As a young geographer, I had the privilege of learning from the extraordinary David Stoddart, and can never forget reading the numerous books and papers on small island ecosystems that he recommended to us in the mid-1970s – and being jealous that he was able to be doing research on beautiful far-away places such as Aldabra! Likewise, Richard Chorley and Barbara Kennedy’s Physical Geography: a Systems Approach was required reading on several courses. Although not quite as inspirational as David Stoddart’s physical presence, I recall being enthused by this book to go back and read some of Ludwig von Bertalanffy’s work on General Systems Theory, and struggling to balance this with my own increasing interest in structuralism and Marxist theory.
Hence, I have always adopted a principled and historical understanding of the origins and development of the systems approach in academic discourse. This has made me ever more infuriated by the irritating, and quite simply inappropriate, usage of the word “ecosystem” by so many people, particularly in the business sector, who persist in using the word ecosystem to describe the system of digital technologies, ICTs and telecommunications. Better argued than most is the use of the word “ecosystem”, for example, in Martin Fransman’s The New ICT Ecosystem (Cambridge University Press, 2010), but it remains fundamentally misguided, and little is gained by adding the “eco” to the “system”! Despite my constant pleading that such usage is quite simply wrong, and corrupts the meaning of the word “ecosystem”, I have never made headway on this, and so want to try to capture here the basis for my critique.
There are two main reasons why I am so offended by the usage of the word “ecosystem” to refer to digital ICT systems:
- First, the word “ecosystem” is fundamentally a biological concept, and refers to the interaction between organisms and the physical environment in which they live. The term originated in the early 1930s in the work of Arthur Roy Clapham and was made popular through the writings of the ecologist Arthur Tansley, who particularly emphasised the flows of materials between organisms and the environment. As an ecological term, it is the “eco” that differentiates “ecosystems” from any other kind of system (the notion of “eco” being derived from the ancient Greek οἶκος meaning “house” or “dwelling”). I absolutely agree that the context of ICTs is complex and that a systems approach can be of help in understanding and describing it, but I simply cannot see what value there is in adding the fundamentally “biological” attribute implied by the addition of “eco”. Moreover, the physical, technical character of most ICTs is so fundamentally non-biological, that it seems even more inappropriate to keep using this term. To be sure there is exciting work going on at the interface between biological humans and non-biological machines, but this is rather different from the ways in which the word “ecosystem” is traditionally used in the ICT sector.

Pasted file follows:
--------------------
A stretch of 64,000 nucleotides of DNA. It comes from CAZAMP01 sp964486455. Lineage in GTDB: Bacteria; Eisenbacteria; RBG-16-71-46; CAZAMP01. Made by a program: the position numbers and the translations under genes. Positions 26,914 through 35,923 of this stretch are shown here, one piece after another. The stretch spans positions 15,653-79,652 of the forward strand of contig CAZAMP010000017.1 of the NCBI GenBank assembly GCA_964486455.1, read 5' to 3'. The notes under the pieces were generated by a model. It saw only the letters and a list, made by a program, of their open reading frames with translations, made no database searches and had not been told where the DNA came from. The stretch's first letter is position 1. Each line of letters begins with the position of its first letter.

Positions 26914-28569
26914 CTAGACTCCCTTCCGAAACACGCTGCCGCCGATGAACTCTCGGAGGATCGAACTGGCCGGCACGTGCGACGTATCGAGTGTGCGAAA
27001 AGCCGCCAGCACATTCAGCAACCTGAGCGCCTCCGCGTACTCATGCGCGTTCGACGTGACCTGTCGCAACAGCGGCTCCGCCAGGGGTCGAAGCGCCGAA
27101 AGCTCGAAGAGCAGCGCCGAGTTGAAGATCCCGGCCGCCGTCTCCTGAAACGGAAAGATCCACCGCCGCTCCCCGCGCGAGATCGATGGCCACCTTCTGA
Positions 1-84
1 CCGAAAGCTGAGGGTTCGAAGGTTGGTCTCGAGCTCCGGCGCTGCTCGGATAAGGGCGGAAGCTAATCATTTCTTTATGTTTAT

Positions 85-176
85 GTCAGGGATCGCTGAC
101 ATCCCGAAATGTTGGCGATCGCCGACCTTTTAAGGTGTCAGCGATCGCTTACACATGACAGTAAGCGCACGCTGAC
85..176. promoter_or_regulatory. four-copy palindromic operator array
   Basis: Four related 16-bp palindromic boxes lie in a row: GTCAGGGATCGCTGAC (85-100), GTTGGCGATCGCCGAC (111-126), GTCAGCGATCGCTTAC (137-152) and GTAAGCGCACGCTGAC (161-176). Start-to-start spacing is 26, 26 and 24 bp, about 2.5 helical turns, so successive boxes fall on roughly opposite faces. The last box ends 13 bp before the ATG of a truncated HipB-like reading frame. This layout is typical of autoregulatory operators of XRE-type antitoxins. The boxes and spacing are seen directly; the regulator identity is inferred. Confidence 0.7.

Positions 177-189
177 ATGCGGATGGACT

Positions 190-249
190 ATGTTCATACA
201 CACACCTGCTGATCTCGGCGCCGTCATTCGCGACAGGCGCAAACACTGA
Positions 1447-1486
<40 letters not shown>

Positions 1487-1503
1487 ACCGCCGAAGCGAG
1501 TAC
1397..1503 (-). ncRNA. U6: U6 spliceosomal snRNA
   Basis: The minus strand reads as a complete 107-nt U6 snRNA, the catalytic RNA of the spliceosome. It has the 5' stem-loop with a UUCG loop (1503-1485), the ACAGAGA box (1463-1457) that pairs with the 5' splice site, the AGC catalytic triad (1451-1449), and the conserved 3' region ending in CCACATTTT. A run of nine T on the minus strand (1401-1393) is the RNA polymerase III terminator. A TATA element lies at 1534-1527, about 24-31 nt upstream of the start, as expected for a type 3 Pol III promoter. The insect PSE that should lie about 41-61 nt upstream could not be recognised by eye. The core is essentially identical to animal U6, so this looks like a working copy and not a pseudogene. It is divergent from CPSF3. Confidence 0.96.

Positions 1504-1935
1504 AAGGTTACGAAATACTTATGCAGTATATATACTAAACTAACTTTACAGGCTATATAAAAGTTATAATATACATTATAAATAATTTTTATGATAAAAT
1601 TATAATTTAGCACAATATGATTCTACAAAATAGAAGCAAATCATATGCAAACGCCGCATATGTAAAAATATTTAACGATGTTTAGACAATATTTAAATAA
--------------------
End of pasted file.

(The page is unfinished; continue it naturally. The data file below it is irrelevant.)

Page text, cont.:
- Second, and linked to the above, the advent of ICTs has itself actually had huge, and often very negative, implications for the environment, and thus for the very essence of the “eco” that lies at the heart of the meaning of “ecosystem”. It is great that certain technology companies and organisations are now beginning to take a more environmentally responsible attitude to the environmental implications of their work. The GSMA for example has placed great emphasis on trying to ensure that its annual Mobile World Congress in Barcelona is carbon neutral. Likewise, since 2009 Apple has placed considerable emphasis on environmental agendas, including environmental footprint, renewable energy and product reports. However, many of the reports on the benefits of ICTs and telecommunications in terms of reducing human impacts on the environment are only partial, and vastly overstate the beneficial aspects of ICT use for the environment. Again, there are interesting initiatives in this area, as for example with Ericsson’s environmental programme, or the ITU’s environment and climate change work. However, insufficient research of rigorous quality has yet been done in this area, and the impact of ICTs is such that it seems fundamentally inappropriate to use any word that seeks to impute some kind of positive biological linkage.
So, can people please stop using the word ecosystem to refer to the field of ICTs and telecommunications. The word “system” alone seems just fine to describe the complex interrelationships and flows of energy between components in whatever integral whole those working in the ICT field want to talk about!